Alternatively, the differential fates of Aβ may be related to the localization of Aβ degrading activities in brain. Neprilysin is found predominantly in synapses and axons of smaller interneurons (Fukami et al., 2002
). The localization and enzymatic properties of neprilysin are consistent with Aβ degrading activity within secretory vesicles and the plasma membrane (Iwata et al., 2000
). In contrast, endothelin-converting enzyme is likely to degrade intracellular Aβ within acidic organelles such as the TGN (Schweizer et al., 1997
; Eckman et al., 2001
). Finally, cell surface and secreted forms of insulin-degrading enzyme (IDE) have been implicated in Aβ catabolism (Qiu et al., 1998
; Vekrellis et al., 2000
). Genetic ablation of IDE results in accumulation of unphosphorylated APP fragments without altering phosphorylated fragments, suggesting that IDE activity is localized predominantly near the cell soma (Farris et al., 2003
). All three of these enzymes have been shown to influence steady-state levels of Aβ in vivo, and may serve complimentary roles in Aβ catabolism (Iwata et al., 2001
; Eckman et al., 2003
; Farris et al., 2003
; Miller et al., 2003
). Thus, altering the subcellular localization of β-cleavage may disrupt the normal catabolic pathways of Aβ, thereby accounting for the different fates of somatic and synaptic Aβ.
In support of the view that the ability of certain Aβ peptides to deposit into amyloid plaques is related to their susceptibility to degradation, Aβ peptides of different lengths were differentially affected by BACE overexpression. The rate-limiting step of Aβ degradation in vivo is the production of Aβ10-37 (Iwata et al., 2000
), suggesting that NH2
-terminal truncations may render Aβ peptides more prone to degradation. We found that minimal amounts of the NH2
-terminally truncated Aβ11-40/42 peptide could be detected upon BACE overexpression despite the increase in C89 levels, supporting the hypothesis that this NH2
-terminal truncated variant is easily degraded in vivo.
In APPxBACE bigenic mice overexpressing the lowest levels of BACE, we observed an increase in Aβ deposition in neocortex, supporting the idea that slight elevations in BACE expression and activity may facilitate the development of AD (Fukumoto et al., 2002
; Holsinger et al., 2002
). Furthermore, lower levels of BACE overexpression than those reported here increase steady-state Aβ levels in Tg mice (Bodendorf et al., 2002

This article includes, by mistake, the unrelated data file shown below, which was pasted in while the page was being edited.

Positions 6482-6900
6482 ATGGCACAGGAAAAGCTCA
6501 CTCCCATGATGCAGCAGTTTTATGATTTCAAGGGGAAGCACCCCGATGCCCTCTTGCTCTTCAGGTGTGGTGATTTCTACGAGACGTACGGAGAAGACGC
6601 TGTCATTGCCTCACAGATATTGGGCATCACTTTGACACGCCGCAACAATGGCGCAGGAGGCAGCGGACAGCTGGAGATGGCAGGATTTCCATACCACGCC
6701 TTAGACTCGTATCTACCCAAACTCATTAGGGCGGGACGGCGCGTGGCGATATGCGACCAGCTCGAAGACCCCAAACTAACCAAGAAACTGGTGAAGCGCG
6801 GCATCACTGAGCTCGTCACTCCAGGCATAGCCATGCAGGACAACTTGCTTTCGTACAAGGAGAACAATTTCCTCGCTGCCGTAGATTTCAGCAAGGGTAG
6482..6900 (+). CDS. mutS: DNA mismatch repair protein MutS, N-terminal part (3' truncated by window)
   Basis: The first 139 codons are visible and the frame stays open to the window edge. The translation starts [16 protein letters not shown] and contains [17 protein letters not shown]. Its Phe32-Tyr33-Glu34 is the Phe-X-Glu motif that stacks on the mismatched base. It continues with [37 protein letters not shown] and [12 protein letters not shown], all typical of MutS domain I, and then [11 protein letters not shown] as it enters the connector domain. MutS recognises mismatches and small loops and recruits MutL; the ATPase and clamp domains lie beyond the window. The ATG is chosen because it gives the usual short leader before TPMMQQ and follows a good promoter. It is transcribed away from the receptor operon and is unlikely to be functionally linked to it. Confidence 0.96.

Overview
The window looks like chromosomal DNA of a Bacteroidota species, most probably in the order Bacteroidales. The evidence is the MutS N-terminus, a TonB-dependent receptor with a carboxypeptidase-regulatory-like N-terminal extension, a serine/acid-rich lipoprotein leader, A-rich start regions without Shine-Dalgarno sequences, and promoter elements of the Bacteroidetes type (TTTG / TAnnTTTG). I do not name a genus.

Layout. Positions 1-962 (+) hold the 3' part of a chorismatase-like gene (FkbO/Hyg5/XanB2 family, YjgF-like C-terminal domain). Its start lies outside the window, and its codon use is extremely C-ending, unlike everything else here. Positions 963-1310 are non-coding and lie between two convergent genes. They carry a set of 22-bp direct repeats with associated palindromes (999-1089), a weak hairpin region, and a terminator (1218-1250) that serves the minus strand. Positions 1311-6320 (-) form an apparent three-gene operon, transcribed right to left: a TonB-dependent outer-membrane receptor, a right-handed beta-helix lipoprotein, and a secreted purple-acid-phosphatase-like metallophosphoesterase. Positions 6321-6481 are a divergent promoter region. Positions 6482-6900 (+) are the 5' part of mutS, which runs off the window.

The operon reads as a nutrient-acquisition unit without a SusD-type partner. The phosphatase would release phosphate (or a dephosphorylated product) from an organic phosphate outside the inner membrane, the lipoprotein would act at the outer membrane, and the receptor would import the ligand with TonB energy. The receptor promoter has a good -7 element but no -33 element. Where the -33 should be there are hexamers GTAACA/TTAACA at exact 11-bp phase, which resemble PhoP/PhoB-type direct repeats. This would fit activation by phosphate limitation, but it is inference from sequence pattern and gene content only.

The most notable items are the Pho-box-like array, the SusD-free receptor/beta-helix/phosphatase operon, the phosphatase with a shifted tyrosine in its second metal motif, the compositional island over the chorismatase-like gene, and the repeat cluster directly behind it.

). Nonetheless, the effects of BACE overexpression were not specific to APP harboring the Swedish mutation as BACE overexpression resulted in similar reductions of endogenous and exogenous mature APP in non-Tg mice, APPΔI Tg mice, and human NTera2 cells (Fig. S2, available at http://www.jcb.org/cgi/content/full/jcb.200407070/DC1
Regardless of the expression level, Aβ deposition was inhibited in the hippocampus. Even at 20 mo old when APPxBACE-M mice accumulate a large amount of brain Aβ deposits, hippocampal Aβ deposits are markedly reduced (Fig. S3, available at http://www.jcb.org/cgi/content/full/jcb.200407070/DC1
). We postulate that the region-specific effects of BACE overexpression on Aβ pathology are related to qualitative or quantitative differences in metabolic pathways for APP intrinsic to specific subsets of neurons. For example, mild increases in BACE activity may increase synaptic Aβ in smaller cortical interneurons with relatively short axonal processes. However, due to the length of both the perforant pathway and the mossy fiber pathway, slight elevations in perikaryal BACE activity may preclude synaptic processing of APP in the hippocampus.
Similar region-specific amyloid plaque formation has been observed in the brain of AD patients. For example, whereas association cortices and the limbic system are prone to Aβ amyloid, other regions such as primary sensory/motor neocortices, striatum, brainstem, and spinal cord are relatively unaffected (Braak and Braak, 1991
) despite the widespread expression of APP (Tanzi et al., 1987
). Interestingly, we found that layer IV neurons within regions of the mouse somatosensory cortex were spared from Aβ pathology in both APP and APPxBACE-M mice (Fig. S3). These layer IV neurons receive a large proportion of their synaptic input from spatially distant thalamic neurons. Although speculative at this point, our results suggest that distinct subsets of neurons and/or the length and number of their efferent inputs may be significant factors that in part determine the regional differences in amyloid pathology found in AD.
In conclusion, although the reduction of Aβ deposition upon BACE overexpression was unexpected, our finding that synaptic Aβ is crucial to the development of amyloid plaques offers several new avenues of research that may improve our understanding of the pathogenesis of amyloid plaques. Thus, further progress toward understanding APP transport, Aβ aggregation within axonal or synaptic vesicles, and the distribution of Aβ degrading enzymes may yield insights which may prove to be clinically relevant.